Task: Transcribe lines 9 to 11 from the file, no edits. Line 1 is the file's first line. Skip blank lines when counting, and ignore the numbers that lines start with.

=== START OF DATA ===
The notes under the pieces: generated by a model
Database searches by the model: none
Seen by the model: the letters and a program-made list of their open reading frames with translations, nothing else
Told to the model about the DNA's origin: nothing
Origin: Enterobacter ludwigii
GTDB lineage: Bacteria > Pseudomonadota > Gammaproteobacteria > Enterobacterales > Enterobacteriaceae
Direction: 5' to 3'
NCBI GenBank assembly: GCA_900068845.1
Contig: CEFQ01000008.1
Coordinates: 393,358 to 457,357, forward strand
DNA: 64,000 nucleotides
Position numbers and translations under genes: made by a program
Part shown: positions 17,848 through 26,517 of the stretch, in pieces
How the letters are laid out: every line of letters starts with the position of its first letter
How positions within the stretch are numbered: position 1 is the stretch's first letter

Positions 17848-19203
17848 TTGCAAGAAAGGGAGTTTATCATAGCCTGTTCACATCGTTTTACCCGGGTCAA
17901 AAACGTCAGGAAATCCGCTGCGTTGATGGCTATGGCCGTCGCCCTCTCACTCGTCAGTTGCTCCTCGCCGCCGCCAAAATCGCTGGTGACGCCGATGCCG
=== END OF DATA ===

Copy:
Contig: CEFQ01000008.1
Coordinates: 393,358 to 457,357, forward strand
DNA: 64,000 nucleotides